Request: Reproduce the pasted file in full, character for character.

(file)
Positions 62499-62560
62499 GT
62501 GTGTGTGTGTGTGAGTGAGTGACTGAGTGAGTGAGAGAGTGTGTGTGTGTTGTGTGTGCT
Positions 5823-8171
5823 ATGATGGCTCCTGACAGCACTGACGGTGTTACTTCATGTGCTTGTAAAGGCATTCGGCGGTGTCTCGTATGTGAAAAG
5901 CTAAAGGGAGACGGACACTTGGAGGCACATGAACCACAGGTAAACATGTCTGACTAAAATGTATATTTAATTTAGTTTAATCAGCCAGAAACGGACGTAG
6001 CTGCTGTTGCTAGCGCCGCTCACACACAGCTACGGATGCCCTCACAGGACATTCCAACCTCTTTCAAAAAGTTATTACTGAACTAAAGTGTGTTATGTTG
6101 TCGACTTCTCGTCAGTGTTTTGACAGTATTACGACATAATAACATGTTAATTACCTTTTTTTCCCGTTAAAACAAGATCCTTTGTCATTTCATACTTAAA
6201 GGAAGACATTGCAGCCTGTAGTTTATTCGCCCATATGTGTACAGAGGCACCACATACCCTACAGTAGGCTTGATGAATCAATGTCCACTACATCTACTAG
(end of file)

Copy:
Positions 62499-62560
62499 GT
62501 GTGTGTGTGTGTGAGTGAGTGACTGAGTGAGTGAGAGAGTGTGTGTGTGTTGTGTGTGCT
Positions 5823-8171
5823 ATGATGGCTCCTGACAGCACTGACGGTGTTACTTCATGTGCTTGTAAAGGCATTCGGCGGTGTCTCGTATGTGAAAAG
5901 CTAAAGGGAGACGGACACTTGGAGGCACATGAACCACAGGTAAACATGTCTGACTAAAATGTATATTTAATTTAGTTTAATCAGCCAGAAACGGACGTAG
6001 CTGCTGTTGCTAGCGCCGCTCACACACAGCTACGGATGCCCTCACAGGACATTCCAACCTCTTTCAAAAAGTTATTACTGAACTAAAGTGTGTTATGTTG
6101 TCGACTTCTCGTCAGTGTTTTGACAGTATTACGACATAATAACATGTTAATTACCTTTTTTTCCCGTTAAAACAAGATCCTTTGTCATTTCATACTTAAA
6201 GGAAGACATTGCAGCCTGTAGTTTATTCGCCCATATGTGTACAGAGGCACCACATACCCTACAGTAGGCTTGATGAATCAATGTCCACTACATCTACTAG